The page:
Will the Phillies coast their way into home-field advantage throughout the entirety of the playoffs or will the Brewers ride their recent hot streak into an improbable top seed? Can the Giants earn the chance to defend their 2010 World Series championship? Or, do the upstart Arizona Diamondbacks have enough left in the tank to squeak into October baseball by capturing the franchise’s fifth NL-West crown in only its 13th year of existence?
After a relatively comprehensive look at each team’s remaining schedules, as well as a few other considerations, the questions above become clearer.
Let’s start with the Milwaukee Brewers, the inevitable NL Central champions.
The only question on fans’ minds at this point is whether or not their team can challenge Philadelphia for the league’s top overall seed and, more importantly, full home-field advantage come October.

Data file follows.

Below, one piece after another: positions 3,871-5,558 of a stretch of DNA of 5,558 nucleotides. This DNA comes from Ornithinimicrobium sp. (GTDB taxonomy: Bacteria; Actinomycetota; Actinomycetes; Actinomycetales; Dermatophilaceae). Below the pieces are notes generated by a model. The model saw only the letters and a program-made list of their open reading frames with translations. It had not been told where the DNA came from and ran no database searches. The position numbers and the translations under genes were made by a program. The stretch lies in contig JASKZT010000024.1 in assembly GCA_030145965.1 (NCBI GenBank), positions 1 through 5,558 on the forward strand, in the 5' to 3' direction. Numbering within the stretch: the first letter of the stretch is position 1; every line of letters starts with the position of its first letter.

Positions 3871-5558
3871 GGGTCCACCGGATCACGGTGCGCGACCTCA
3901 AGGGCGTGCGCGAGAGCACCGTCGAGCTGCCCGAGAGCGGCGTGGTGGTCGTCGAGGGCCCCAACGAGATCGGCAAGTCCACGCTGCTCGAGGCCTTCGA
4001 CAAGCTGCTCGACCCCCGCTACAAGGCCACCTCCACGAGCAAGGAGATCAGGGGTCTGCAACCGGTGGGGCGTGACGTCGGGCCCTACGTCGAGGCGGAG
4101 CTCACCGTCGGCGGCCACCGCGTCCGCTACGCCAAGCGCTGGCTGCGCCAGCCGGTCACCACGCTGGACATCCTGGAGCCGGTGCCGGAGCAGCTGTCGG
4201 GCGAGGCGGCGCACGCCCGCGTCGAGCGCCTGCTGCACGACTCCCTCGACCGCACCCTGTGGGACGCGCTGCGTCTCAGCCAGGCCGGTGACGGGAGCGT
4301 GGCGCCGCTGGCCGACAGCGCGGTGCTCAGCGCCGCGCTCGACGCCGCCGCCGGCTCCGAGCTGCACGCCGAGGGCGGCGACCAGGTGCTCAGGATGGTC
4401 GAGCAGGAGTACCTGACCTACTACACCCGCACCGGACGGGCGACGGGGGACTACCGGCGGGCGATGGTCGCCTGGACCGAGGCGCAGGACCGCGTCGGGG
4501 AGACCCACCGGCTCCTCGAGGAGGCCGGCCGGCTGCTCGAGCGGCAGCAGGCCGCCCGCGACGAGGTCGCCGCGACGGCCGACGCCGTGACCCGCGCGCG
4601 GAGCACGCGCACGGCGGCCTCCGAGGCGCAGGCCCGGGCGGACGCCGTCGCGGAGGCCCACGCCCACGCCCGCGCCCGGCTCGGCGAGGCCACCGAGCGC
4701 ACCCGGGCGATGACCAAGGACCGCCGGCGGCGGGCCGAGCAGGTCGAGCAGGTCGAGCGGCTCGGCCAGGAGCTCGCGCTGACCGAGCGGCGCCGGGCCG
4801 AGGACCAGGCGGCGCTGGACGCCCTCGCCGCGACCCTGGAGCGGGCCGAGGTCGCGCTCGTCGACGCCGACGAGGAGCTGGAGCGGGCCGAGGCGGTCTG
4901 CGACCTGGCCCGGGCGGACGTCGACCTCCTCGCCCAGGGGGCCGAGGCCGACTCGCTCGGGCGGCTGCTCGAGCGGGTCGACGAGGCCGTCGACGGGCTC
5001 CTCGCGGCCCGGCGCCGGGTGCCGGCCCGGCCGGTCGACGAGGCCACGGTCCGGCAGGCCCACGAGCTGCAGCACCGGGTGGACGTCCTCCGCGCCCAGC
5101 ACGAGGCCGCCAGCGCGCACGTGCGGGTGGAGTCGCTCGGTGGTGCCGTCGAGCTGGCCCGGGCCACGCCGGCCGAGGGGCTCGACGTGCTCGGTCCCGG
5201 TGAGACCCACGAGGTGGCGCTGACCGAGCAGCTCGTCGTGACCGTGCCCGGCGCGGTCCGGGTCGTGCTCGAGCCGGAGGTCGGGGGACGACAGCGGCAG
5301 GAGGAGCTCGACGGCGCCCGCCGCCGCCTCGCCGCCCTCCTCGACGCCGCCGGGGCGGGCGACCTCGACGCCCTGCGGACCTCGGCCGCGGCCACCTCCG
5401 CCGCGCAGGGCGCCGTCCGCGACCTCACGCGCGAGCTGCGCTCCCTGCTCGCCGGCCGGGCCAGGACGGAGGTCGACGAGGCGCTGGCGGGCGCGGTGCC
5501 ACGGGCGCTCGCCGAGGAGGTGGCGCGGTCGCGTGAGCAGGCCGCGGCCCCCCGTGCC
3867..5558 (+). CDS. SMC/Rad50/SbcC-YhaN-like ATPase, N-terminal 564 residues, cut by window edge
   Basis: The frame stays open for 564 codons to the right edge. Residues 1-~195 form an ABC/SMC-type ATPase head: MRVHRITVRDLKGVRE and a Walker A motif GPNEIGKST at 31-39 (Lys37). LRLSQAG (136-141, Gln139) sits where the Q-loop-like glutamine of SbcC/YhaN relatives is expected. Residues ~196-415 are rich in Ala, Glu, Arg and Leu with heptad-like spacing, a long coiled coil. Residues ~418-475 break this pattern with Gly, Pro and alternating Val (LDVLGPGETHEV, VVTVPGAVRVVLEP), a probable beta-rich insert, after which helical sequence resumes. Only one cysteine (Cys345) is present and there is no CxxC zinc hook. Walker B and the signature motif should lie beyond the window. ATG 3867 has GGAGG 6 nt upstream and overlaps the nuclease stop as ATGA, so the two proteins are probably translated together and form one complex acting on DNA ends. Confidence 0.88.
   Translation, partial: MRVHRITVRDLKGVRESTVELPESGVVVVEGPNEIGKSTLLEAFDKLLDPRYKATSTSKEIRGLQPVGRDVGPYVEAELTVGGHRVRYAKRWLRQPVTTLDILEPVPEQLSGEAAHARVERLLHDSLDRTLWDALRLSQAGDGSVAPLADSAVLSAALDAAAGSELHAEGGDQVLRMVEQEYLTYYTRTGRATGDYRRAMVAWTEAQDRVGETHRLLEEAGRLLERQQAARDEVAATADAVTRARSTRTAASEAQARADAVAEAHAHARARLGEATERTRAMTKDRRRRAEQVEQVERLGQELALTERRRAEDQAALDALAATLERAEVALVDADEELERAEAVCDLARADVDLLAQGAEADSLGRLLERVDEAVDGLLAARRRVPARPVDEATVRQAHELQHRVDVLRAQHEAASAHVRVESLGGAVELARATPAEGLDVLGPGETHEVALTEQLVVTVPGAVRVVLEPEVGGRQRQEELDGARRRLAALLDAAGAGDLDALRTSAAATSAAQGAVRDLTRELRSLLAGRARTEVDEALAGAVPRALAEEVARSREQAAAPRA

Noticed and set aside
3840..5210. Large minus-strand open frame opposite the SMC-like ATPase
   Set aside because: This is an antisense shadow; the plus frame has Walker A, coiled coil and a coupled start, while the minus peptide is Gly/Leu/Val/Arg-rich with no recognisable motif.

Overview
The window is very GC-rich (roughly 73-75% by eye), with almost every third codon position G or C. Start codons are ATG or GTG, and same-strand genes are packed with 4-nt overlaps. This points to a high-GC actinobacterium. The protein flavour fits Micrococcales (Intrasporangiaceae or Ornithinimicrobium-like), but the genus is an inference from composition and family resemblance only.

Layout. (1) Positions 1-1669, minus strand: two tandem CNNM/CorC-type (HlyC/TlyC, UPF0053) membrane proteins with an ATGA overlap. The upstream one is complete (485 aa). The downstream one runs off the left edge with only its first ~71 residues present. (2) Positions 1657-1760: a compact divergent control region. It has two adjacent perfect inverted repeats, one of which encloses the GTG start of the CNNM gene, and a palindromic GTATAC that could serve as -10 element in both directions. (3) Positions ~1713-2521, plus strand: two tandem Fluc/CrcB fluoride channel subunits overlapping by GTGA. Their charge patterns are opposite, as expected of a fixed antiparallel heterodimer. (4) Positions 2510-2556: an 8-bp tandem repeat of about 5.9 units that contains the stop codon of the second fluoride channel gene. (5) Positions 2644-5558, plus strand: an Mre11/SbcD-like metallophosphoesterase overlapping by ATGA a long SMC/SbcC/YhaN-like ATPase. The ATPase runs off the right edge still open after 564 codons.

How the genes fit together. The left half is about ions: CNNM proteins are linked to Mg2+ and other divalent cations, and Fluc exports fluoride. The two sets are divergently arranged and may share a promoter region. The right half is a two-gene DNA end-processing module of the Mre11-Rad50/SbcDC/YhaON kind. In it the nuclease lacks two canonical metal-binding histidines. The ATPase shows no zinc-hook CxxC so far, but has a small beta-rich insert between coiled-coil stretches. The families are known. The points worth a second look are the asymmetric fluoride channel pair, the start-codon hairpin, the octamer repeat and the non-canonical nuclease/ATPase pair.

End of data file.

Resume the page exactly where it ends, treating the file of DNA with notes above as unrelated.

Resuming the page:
Overall, the Brewers have one of the friendliest final schedules of any team in baseball. Milwaukee has 10 total series left on the slate, nine of those 10 come against non-playoff teams and only three feature opponents with a win percentage above .500. The Brewers’ 49-23 record against their remaining opponents is also encouraging for fans. Not to mention – aside from Cincinnati, who they are 5-8 against – Milwaukee holds a winning record versus all who make up their final schedule. Even the four-game series against mighty Philadelphia (Sept. 8-11) is fortunate enough to be played at Miller Park where the Brewers are 47-16, good enough for baseball’s best home mark.
Next, we quickly shift to the NL East.
The Phillies have 6 ½ games between themselves and Atlanta as August comes to a close. Philadelphia, at least from a schedule standpoint, has the toughest task on paper. For instance, Philadelphia plays more games on the road and against playoff teams than any of the other four contenders.
Similarly to Philly, the Braves will play the majority of their remaining 33 games on the road. However, Atlanta has just a 32-28 record versus all remaining opponents. The pair of three-game sets against the Phillies (including the season finale) should at least give the Braves an idea of exactly where they stand when the dust of 162 games is settled.